The cemetery appears on military maps dating from Napoleon’s conquest of the area in 1799, as well as on 20th-century maps, the report said. It also appears in drawings, especially from the 1930s.
Burial at the site ceased in 1896, and the graves gradually disappeared from view as people began building homes in the cemetery and the surrounding areas. Aside from the human remains found at the site, the dig also uncovered a glass vial that apparently contained perfume, an enameled tin bowl, armlets made of glass and brass and 11 bronze coins, most from the Ottoman era.
In 1916, for reasons of public health and development, the government relocated all the known graves to a cemetery in the Palestinian village of Sumail, whose remains today sit on the intersection of Tel Aviv's Arlozorov and Ibn Gbirol streets. Additional remains were discovered and moved in 1934.
The land was then turned into a soccer field for Jaffa’s Muslim sports club. Later, the government of Mandatory Palestine rented the site for use as a customs warehouse. It was rezoned for public use in 1958, and a family health clinic was later built there. Subsequently, the building was converted into a homeless shelter.
After the graves were discovered during construction of the new shelter, dozens of Jaffa residents, including members of the Islamic Council, came to the site to protest. The residents charged that dozens of graves had been opened, some of which contained complete skeletons.
The demonstrators found dozens of boxes and pails at the site containing human bones that awaited reburial someplace else, which is standard practice in such cases. They began reburying the bones in their original graves and mapping the gravesites. Members of the Islamic Council stayed there for two weeks and built headstones for the graves.
At the same time, the Islamic Council’s executive committee began negotiations with the municipality in an effort to preserve the cemetery intact. The talks went nowhere, and in April 2019, the city tried to resume work at the site. Jaffa residents then petitioned the court and obtained an injunction freezing the work.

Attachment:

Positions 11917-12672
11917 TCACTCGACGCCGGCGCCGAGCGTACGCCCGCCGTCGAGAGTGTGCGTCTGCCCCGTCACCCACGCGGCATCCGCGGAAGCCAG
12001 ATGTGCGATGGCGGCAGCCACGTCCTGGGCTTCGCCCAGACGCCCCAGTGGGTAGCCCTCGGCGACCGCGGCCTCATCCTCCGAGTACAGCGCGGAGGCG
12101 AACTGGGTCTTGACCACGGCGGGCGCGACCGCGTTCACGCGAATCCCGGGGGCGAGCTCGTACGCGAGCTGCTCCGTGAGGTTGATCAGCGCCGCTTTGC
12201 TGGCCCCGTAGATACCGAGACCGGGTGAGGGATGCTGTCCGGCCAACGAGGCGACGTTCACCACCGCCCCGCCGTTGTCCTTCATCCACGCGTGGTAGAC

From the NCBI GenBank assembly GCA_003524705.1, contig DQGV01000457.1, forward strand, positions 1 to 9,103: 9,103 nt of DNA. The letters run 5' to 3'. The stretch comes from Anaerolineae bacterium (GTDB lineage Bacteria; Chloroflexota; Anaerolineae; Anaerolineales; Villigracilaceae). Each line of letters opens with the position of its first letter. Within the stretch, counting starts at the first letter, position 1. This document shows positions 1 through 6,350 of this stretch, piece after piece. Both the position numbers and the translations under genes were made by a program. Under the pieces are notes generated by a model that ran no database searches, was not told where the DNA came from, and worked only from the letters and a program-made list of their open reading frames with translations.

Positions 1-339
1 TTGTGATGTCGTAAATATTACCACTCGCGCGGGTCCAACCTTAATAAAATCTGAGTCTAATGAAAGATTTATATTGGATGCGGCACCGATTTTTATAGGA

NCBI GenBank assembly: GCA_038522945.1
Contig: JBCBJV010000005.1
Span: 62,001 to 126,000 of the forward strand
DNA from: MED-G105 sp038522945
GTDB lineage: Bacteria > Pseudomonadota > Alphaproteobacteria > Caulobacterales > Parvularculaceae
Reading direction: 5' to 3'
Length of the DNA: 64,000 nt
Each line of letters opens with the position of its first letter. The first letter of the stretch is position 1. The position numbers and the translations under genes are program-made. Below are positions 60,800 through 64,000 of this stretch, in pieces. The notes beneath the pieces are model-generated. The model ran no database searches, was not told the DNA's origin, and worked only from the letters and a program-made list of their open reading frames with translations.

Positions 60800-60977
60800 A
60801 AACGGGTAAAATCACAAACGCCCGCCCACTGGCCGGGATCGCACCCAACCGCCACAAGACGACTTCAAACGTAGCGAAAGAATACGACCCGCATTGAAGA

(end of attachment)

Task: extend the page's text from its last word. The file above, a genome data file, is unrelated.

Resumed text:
Rafael Yulzari, who represented the Tel Aviv Foundation in the case, said the court’s ruling “speaks for itself. The Tel Aviv Foundation will continue working to promote projects for the welfare of city residents in general, and to advance the homeless shelter project in particular.”
Attorney Mohammed Adri'i, who chairs the Islamic Council in Jaffa, said the ruling reflects both the broad vision of the national government and the local vision of many local governments, including the Tel Aviv municipality, “in showing contempt and disrespect for preserving the dignity of the dead and for the Muslim community’s holy places.”
“The Islamic Council would like to make it clear that if the municipality feels the ruling has given it free rein to do anything at the cemetery, it will thereby drag relations at the site to an unparalleled nadir,” he added.
The Tel Aviv municipality said that throughout the last year, it conducted a dialogue with Islamic Council representatives and other Jaffa residents to try to come up with an alternative plan. It stressed that the new shelter is being built “on land that served as a shelter for homeless people for many years, and that the new building will enable the provision of treatment to hundreds of people living on the streets who need it desperately. This is especially true in light of the existing shortage of solutions for homeless people in the city.”
It added that it will continue to conduct a “respectful” dialogue with community representatives “with the requisite sensitivity.”